Jeff Zych

2022 Reading List

I read 25 books in 2022, which is actually 1 more than in 2021. I definitely thought I read fewer then last year since we welcomed our daughter to the world this year (welcome Poppy!), but it turns out I maintained my reading pace.

Of note: I read 33% fewer fiction books this year (only 2 this year, down from 3 hah). Most of the books I read continue to be art and design related. Only 8 were by women, and 1 by a person of color. I did a much worse job at reading perspectives of under-represented peoples compared to prior years. This is also a reflection that most art and design books are written by white people.

Some faves

  • Understanding Comics by Scott McCloud: This has been on my reading list for years, and is recommended in basically every list of “X books every designer should read,” and I’m glad I finally did. It’s full of great principles of storytelling and visual communication.
  • How Buildings Learn: What happens after they’re built by Stewart Brand: Yet another book that’s been on my list for years, and is also on every recommended reading list for designers. But I see why – it’s a super interesting read about buildings and how they learn and adapt to use (or don’t). It lowered by respect for architects since it describes them as “stylists” and people who care more about awards and getting in magazines over listening to what the building inhabitants want (this is a broad brush, and I’m summarizing what was said in the book, but I know not every architect is like this). Especially surprising to me was to learn that post-occupancy evaluations (POEs), which is when architects talk to their building’s inhabitants to learn how well it works for them in day-to-day use, is rare. This is unthinkable to me as a designer since my bread and butter is talking to the users of the products I design to understand if they work for them or not, and using that to improve the product.
  • Creative Doing: 75 practical exercises to unblock your creative potential in your work, hobby, or next career by Herbert Lui: I love books about creativity, the creative process, and exercises to become more creative. This book has all 3. Now if only I had more time to do the creative exercises…
  • Barbarian Days: A Surfing Life by William Finnegan: This is part memoir, as told through stories of surfing. I didn’t expect to enjoy this as much as I did. It starts slow, but then finds its groove as the author takes us through his surfing adventures he’s had all over the world. Learning about what makes for the perfect wave, the conditions to look for, the type of coastline, and so on, was surprisingly interesting. And he weaves into that the spiritual side of surfing, why he does it, and what drives him to keep doing it as he ages.
  • The Passage of Power (part 4 of The Years of Lyndon Johnson) by Robert Caro: And of course, Robert Caro’s last published volume of the LBJ biography makes this list. Yet another fascinating read about the man himself, presidential power, and how our government actually runs. This volume features the assassination of JFK and Lyndon’s ascension to the presidency, during which time a lot was happening behind the scenes that I had never heard about before (since most historical records focus on the assassination itself): multiple scandals closing in on LBJ, his incredibly smooth assumption of power and continuation of JFKs agenda despite being almost completely excluded from his predecessors administration, and the very short amount of time he had to break the logjams in Congress and show the American people he was a president who could get things done (and therefore get re-elected the following year). Really good read, and now I’m eagerly awaiting the 5th (and supposedly final) volume to be released, except Caro is in his 90s so… 😬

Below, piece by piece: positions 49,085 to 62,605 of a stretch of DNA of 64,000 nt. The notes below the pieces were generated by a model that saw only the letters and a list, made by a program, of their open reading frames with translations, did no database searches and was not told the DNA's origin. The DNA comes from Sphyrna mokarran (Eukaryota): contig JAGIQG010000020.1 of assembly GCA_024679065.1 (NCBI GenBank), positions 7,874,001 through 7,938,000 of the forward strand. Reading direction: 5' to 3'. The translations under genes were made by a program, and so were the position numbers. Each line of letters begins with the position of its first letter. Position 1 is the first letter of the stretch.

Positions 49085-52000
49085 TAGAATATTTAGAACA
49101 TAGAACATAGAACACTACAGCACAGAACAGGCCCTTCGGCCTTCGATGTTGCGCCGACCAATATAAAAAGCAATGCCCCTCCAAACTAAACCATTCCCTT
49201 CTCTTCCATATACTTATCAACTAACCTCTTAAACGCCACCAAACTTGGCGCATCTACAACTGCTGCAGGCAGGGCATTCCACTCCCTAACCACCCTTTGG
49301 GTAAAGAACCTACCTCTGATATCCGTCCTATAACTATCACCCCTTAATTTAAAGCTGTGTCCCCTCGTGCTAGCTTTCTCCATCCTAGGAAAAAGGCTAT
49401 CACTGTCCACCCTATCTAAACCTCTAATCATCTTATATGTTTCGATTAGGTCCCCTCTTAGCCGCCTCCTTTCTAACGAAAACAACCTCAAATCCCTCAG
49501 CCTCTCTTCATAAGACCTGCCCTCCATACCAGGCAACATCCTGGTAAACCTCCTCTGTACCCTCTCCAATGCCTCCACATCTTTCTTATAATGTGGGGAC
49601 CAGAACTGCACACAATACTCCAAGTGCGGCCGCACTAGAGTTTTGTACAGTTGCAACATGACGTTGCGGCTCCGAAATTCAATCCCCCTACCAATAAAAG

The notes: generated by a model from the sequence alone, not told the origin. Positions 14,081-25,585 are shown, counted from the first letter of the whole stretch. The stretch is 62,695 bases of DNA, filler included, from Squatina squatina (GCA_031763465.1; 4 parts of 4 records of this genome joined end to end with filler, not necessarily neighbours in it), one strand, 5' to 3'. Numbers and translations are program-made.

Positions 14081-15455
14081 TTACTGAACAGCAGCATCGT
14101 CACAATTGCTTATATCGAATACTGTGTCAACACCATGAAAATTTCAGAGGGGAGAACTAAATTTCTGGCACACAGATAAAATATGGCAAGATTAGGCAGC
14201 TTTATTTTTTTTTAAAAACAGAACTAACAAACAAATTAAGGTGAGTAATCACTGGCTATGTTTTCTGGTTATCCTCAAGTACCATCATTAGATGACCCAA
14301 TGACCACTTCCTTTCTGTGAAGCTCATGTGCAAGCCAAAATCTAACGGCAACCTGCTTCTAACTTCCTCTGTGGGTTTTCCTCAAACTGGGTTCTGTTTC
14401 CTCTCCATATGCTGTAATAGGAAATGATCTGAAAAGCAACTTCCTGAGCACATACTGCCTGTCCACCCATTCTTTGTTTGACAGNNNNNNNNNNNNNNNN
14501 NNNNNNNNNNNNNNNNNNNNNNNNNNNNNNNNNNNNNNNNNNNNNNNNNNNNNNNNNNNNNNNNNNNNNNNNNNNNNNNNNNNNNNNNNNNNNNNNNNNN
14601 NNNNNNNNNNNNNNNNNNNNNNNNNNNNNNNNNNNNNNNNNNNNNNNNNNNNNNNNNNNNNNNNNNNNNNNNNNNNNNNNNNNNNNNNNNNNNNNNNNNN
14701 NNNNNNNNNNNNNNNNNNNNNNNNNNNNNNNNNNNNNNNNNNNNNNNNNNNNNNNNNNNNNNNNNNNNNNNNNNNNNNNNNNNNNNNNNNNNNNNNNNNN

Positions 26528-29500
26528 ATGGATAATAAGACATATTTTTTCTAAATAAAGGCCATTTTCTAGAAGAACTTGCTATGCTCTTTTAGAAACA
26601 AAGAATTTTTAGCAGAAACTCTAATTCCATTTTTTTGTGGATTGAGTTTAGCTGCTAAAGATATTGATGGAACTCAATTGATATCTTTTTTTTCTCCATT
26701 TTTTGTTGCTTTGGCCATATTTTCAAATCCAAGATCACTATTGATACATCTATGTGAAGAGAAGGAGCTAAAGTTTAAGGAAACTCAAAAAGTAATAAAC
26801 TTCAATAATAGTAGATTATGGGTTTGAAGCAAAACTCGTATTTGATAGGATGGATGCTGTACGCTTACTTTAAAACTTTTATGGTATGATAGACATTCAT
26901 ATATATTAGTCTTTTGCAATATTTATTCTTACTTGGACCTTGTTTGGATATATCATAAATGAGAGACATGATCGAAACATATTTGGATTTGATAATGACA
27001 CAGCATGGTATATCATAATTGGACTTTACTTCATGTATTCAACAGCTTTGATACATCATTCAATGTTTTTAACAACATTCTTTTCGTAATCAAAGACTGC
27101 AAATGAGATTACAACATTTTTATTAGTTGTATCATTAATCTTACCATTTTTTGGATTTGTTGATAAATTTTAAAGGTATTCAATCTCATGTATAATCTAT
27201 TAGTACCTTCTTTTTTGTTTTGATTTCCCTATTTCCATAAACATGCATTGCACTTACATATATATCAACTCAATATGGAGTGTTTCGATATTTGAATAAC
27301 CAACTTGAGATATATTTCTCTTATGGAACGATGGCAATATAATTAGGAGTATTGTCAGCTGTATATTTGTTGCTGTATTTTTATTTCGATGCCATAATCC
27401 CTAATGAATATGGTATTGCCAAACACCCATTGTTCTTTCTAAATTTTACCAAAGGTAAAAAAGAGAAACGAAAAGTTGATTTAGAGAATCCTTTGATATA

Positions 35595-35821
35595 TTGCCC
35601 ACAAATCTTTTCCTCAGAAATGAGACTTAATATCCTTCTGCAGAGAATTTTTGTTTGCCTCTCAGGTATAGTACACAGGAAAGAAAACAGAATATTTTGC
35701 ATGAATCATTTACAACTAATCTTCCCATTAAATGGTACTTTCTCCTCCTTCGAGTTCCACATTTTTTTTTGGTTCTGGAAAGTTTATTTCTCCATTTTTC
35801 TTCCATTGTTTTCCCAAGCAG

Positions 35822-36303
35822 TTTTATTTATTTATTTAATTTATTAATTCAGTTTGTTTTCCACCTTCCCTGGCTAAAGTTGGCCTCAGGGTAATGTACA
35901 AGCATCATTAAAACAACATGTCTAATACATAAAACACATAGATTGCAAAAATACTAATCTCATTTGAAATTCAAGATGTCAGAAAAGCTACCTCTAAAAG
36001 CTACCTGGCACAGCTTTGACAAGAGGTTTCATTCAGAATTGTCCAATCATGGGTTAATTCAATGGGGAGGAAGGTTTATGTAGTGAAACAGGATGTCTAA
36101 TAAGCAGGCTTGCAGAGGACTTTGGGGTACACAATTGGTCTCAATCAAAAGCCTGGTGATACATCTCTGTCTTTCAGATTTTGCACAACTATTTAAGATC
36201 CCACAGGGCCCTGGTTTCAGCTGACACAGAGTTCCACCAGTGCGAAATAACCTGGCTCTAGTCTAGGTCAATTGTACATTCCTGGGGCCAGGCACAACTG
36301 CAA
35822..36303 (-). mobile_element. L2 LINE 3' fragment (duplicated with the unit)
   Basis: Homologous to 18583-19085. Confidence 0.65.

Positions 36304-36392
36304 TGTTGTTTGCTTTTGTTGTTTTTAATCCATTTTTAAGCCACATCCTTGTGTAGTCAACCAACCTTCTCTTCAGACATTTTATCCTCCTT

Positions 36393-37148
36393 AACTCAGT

Full reading list

As always, you can view the full list and follow along with my current list in Notion.

  • Color Scheme: An Irreverent History of Art and Pop Culture in Color Palettes by Edith Young
  • The Overstory by Richard Powers
  • A Roomful of Hovings by John McPhee
  • White Fragility by Robin DeAngelo 👍
  • The ABC of Lettering by Ivan Castro 🖌
  • Understanding Comics by Scott McCloud 👍
  • Cribsheet: a data-driven guide to better, more relaxed parenting, from birth to preschool by Emily Oster 👨‍👩‍👧
  • Accelerate: Building and scaling high performing technology organizations by Nicole Forsgren, Jez Humble, and Gene Kim
  • Design: Type. A seductive collection of alluring type designs by Paul Burgess 👍
  • 1000 Record Covers by Michael Ochs
  • New Retro: Graphics and logos in retro styles, Designed and published by Victionary 🎨
  • Not All Diamonds and Rosé by Dave Quinn
  • About Face: The essentials of interaction design (4th edition) by Alan Cooper, Robert Reimann, David Cronin, Christopher Noessel 👍
  • Severance by Ling Ma
  • Creative Doing: 75 practical exercises to unblock your creative potential in your work, hobby, or next career by Herbert Lui 💯
  • Drunk: how we sipped, danced, and stumbled our way to civilization by Edward Slingerland 🍻
  • Graphic Design: The New Basics by Ellen Lupton & Jennifer Cole Phillips 🎨
  • Palette Perfect 2 by Lauren Wager 🎨
  • The Visual Display of Quantitative Information by Edward Tufte 📈
  • Barbarian Days: A Surfing Life by William Finnegan
  • The Pyramid Principle: Logic in Writing and Thinking by Barbara Minto 👍
  • The World According to Color by James Fox 🌈
  • Envisioning Information by Edward Tufte
  • How Buildings Learn: What happens after they’re built by Stewart Brand 👍
  • The Passage of Power (part 4 of The Years of Lyndon Johnson) by Robert Caro 👍
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